Being Reminded Why I Do It
by BobMcBob » Sat Nov 05, 2016 12:49 am
Route description: Beinn Dorain and Beinn an Dothaidh, Bridge of Orchy
Munros included on this walk: Beinn an Dothaidh, Beinn Dorain
Date walked: 01/11/201618 people think this report is great. Register or Login free to be able to rate and comment on reports (as well as access 1:25000 mapping).
Compared to most of you I'm new to Scotland and on my first visit I'd had similar palpitations that had lasted until I'd driven up that hill on the A82 and gone past the sign that said I was now entering The Highlands - and I'd had my first view of the Blackmount, and the Big Buckle, and the stereo was playing a tune called "Gyspy Escape", and my whole world had imploded and I felt like I was home. From that day on, in my mind, the world starts at that signpost.
There are more reasons too. For the forseeable future, this is what I do; I bumble around in my van climbing things and taking photos and writing stuff and trying to sell it all. I've burned my bridges, there's no wading across the burn to get back to stability, this is it. And I kind of knew I was doing the right thing, but I'd completely forgotten why, and this had blown my confidence to shreds.
So it was that on a Tuesday morning in early November I found myself driving south, beyond the sacred signpost, into the land of the 'southern highlands', or the 'not the proper highlands' as my mind would have had it. But it was the area with the best weather forecast and honestly who can't have driven up that road and had a fascination with Beinn Dorain, the enormous cone of a mountain that dominates the road north of Tyndrum?
I was late getting there, I got diverted by the need to stop and take photos of The Buckle, and got into a conversation with a fellow photographer and spent the best part of an hour waiting for this light.
Then there was the view from the Loch Tulla viewpoint
So it was really later than I would have liked when I finally set off from the car park by the Bridge of Orchy Hotel.
It being November I had dressed for cold weather and was soon dripping with sweat even though the climb was easy and the path was good,
It didn't look very far to the bealach, but the incredibly clear air - so great for photography - was deceptive. But flippin' eck, it was making some great views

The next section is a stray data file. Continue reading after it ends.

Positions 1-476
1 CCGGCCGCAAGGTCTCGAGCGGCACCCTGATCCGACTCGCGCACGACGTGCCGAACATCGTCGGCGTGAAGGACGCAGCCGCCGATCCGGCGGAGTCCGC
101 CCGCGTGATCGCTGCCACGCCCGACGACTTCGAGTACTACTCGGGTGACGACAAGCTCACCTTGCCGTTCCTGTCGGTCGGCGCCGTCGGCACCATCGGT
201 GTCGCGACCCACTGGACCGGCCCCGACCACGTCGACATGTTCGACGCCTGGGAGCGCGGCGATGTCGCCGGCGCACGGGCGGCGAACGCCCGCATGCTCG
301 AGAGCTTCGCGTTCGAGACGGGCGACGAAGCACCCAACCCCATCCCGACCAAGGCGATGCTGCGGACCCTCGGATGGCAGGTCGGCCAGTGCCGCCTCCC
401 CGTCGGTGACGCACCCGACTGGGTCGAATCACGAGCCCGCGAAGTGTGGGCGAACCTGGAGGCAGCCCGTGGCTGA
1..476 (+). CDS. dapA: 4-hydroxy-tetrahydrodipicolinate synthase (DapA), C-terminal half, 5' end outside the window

Although it was further than it looked, the bealach was easy enough to reach and there opened up on the other side views down into deepest Perthshire
And views back to the southern Blackmount, from here completely dominating Loch Tulla
From here I turned right and followed the path... sometimes. At other times I got distracted and veered off to the west to look at the view, which meant that without realising it I ended up taking the path that perches precariously on the precipice of the western edge of the summit cone, skirting past rocks decorated with icicles which hung not quite vertically, sculpted by the prevailing wind
until the path rounded the front of the cone and made its way up to the summit from the south, affording some amazing views over an area I had been ignoring, apparently unfairly.
In photography "circles" (as if I move in circles, more like squiggles) October in Scotland is regarded as the magic month. If you're lucky and you get high pressure and the right weather you can get light like nowhere else on earth. I nearly got it last year but as luck would have it, from this point on in my day of self doubt, the Scottish weather came out and gave me a good slap round the face. Which was exactly what I needed.
I returned to the bealach via the northern summit that I'd inadvertently skirted round (much easier, go that way if you don't get distracted) and already the light was becoming rather special
Back at the bealach, I started up Beinn an Dothaidh. There was a decent path for a bit but then it pretty much petered out into bog and my feet started getting damp. But the views behind me were just getting better and better
Around this time the weather decided I needed reminding that it was in charge now and it did this by the medium of hail. It hurled Tic-Tac sized lumps of ice at me on a 20-knot wind for a period of about 20 minutes. Having not brought any eye protection I was reduced to stumbling along with my head bent round so I was looking under my left armpit which made navigation a bit tricky and I ended up atop the easternmost, and lowest, of the three summits, cowering under layers of primlaloft and goretex and waiting for it all to go away. Which it did, eventually, once my toes had started going numb. But as it turned out, I was merely being diverted away from the best summit, saving it till last.